Four cases-of congenital dysfunction of the major salivary glands as well as of Prader-Willi, congenital rubella, and Sjogren's syndromes-were identified in a series of 500 patients referred for excessive tooth wear. Although there was evidence of consumption of highly acidic drinks, some occlusal parafunction, and unacceptable toothbrushing habits, salivary dysfunction was the salient factor predisposing a patient to tooth wear in these syndromal cases. The 500 subjects have been characterized either as having medical conditions and medications that predispose them to xerostomia or lifestyles in which workplace- and sports-related dehydration lead to reduced salivary flow. Normal salivation, by buffering capacity, clearance by swallowing, pellicle formation, and capacity for remineralization of demineralized enamel, protects the teeth from extrinsic and intrinsic acids that initiate dental erosion. Thus, the syndromes, unrelated in many respects, underline the importance of normal salivation in the protection of teeth against tooth wear by erosion, attrition, and abrasion.
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ranking = 1
keywords = dental
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6/29. Soft tissue root coverage as treatment for cervical abrasion and caries.

    Root exposure caused by gingival recession may result in cervical abrasion, root caries, root sensitivity, and compromised esthetics. Although cervical root lesions can be treated with Class V restorations, there may be advantages in treating them with soft tissue grafts for root coverage since they restore the dento-gingival unit to its prerecession condition. The rationale for root coverage with soft tissue grafts is reviewed and two cases are presented of successful root coverage procedures in which gingival recession associated with cervical abrasion and caries was present.
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ranking = 4.9552964940423
keywords = gingival
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7/29. diagnosis and management of maxillary incisors affected by incisal wear: an interdisciplinary case report.

    In the attempt to restore anterior teeth affected by erosion and bruxism, many clinicians have been frustrated with the constant restorative failures. Frequently, these failures are attributed to the restorative materials employed, especially in cases in which composite resins are used. However, some flaws of the restorations are related to the oversight of occlusal principles. The purpose of this article is to discuss the etiology, signs, and symptoms of incisal wear, with special attention to that caused by bruxism and chemical erosion. Relatively simple management techniques (e.g., occlusal adjustment, adhesive restorations) are proposed, and the diagnosis and management of a representative clinical case is presented. CLINICAL SIGNIFICANCE: In some cases of bruxism and/or dental erosion, it is possible to acquire space to recuperate the esthetics and function of maxillary incisors affected by incisal wear through a conservative treatment associated with the control of the etiologic factors.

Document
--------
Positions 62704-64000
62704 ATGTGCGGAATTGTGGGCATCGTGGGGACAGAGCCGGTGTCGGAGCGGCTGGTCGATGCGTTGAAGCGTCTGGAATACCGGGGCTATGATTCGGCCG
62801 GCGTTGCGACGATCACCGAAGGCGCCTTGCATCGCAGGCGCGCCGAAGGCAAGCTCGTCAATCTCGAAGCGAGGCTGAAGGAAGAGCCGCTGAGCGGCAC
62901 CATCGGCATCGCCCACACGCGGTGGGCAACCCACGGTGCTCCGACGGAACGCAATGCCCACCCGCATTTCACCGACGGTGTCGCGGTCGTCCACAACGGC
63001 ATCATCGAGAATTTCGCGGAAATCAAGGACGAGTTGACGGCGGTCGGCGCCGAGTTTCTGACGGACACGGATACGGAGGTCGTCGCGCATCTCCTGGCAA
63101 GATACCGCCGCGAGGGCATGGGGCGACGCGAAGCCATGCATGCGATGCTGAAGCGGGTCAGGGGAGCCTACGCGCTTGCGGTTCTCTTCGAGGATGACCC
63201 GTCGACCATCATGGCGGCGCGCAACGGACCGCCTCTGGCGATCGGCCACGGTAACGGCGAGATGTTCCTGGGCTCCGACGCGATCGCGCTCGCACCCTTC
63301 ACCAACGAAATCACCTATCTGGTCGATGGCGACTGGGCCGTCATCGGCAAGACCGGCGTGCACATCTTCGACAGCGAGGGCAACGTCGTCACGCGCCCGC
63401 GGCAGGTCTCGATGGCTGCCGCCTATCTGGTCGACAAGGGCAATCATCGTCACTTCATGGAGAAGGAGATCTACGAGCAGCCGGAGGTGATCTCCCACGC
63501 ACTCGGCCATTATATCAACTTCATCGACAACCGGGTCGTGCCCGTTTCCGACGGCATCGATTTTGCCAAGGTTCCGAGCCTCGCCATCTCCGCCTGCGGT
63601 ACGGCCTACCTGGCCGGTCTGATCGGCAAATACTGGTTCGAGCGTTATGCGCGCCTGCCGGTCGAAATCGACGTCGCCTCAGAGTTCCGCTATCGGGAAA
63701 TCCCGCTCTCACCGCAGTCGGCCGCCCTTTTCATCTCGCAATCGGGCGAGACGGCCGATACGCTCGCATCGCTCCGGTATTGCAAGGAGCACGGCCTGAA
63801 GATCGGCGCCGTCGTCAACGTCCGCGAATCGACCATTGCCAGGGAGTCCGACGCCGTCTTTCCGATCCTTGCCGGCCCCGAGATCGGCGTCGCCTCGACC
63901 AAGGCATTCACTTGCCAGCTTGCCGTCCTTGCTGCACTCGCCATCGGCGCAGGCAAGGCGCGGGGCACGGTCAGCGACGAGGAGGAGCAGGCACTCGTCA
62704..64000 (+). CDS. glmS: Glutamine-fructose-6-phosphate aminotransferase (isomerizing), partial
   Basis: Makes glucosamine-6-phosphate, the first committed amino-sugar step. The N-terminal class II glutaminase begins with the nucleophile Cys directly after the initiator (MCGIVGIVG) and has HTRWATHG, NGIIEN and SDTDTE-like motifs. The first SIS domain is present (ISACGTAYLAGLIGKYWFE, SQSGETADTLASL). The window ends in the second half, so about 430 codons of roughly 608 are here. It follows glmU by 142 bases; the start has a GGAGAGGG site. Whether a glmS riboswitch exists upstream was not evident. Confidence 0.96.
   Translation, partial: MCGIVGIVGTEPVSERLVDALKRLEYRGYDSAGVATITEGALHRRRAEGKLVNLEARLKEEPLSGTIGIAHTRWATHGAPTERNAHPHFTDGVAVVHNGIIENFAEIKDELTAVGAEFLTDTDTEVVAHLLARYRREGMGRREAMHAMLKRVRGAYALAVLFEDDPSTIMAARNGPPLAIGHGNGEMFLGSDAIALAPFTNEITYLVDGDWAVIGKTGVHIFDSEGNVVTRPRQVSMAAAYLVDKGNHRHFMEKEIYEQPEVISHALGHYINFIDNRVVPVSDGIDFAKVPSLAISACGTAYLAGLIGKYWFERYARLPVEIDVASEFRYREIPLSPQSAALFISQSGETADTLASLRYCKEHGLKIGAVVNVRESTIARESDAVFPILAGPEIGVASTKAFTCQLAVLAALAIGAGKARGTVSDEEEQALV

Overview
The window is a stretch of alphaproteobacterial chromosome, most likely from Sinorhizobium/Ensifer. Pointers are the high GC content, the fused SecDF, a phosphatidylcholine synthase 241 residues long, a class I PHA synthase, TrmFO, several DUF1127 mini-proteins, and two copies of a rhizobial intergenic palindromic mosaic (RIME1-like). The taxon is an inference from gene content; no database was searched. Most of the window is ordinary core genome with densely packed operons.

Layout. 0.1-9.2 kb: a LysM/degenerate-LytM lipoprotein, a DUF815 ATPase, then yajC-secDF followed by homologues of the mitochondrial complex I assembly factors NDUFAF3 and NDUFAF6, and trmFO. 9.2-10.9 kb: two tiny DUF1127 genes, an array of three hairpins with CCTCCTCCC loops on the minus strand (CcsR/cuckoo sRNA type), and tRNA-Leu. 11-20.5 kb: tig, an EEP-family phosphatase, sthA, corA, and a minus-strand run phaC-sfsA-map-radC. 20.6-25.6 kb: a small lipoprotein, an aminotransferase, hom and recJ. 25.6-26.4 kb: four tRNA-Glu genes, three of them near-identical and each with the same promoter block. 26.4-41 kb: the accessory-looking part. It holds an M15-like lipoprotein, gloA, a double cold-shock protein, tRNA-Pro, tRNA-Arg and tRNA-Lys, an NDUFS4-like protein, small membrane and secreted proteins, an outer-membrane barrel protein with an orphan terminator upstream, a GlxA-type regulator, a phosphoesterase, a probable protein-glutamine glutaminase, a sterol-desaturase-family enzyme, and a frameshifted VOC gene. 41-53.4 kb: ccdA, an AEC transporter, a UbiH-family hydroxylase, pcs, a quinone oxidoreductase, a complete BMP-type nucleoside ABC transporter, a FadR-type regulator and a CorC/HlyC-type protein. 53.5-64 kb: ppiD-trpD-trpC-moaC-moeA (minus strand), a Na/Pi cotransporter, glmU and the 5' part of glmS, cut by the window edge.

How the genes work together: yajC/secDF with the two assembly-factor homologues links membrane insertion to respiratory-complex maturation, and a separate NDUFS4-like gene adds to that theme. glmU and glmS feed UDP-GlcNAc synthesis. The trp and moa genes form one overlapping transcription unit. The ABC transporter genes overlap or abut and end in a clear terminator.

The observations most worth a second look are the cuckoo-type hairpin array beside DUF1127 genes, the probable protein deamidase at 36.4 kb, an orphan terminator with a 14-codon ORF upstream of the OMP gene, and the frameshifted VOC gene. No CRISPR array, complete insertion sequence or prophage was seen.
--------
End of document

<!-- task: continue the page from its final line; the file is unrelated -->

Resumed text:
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ranking = 1
keywords = dental
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8/29. Gingival recessions caused by lip piercing: case report.

    fear of losing the teeth is common among patients presenting with gingival recession. This report describes a case in which unusual gingival recessions were caused by lip piercing. Periodontal treatment involved removal of the causative agent, hygiene instruction, scaling and root planing, and coverage of the root with a subepithelial connective tissue graft. The therapeutic measures applied in this case yielded satisfactory root coverage, an increase in the width of the keratinized gingiva, improvement in hygiene status and absence of dental hypersensitivity.
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ranking = 4.3035309960282
keywords = gingival, dental
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9/29. Tooth surface floss loss: unusual interproximal and lingual cervical lesions as a result of bizarre dental flossing.

    There are many reported cases of cervical abrasion/erosion cavities in the literature with various theories offered in support of their pathogenesis. The vast majority of these cases involve the labial cervical regions of the affected teeth. This case report describes an unusual dental presentation of severe lingual cervical and interproximal lesions predominantly affecting the upper and lower anterior and premolar teeth. The differential diagnosis is presented, along with the likely cause of the lesions: in this case, a bizarre oral hygiene technique. The proposed treatment plan is outlined and the problems associated with restoring such cavities are highlighted.
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ranking = 5
keywords = dental
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10/29. Restoring the worn dentition.

    Strong dental materials and dental porcelains are providing dentists with restorative opportunities that are more conservative because they require less destruction of healthy tooth structure and yield a more esthetic result. In cases of severe wear due to attrition, abrasion, and erosion, this process can be stopped, restoring the esthetics and function by using proper techniques and materials. The case report described in this article demonstrates the conservative restoration of severe wear due to attrition and erosion. Teeth were lengthened, wear was restored, and further wear was ceased by using a combination of bonded porcelain, a heat, light, and self-cure resin system, and a new glass-ionomer restorative material. The result was a strong, durable restoration (that required no anesthesia) with high esthetics.
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ranking = 2
keywords = dental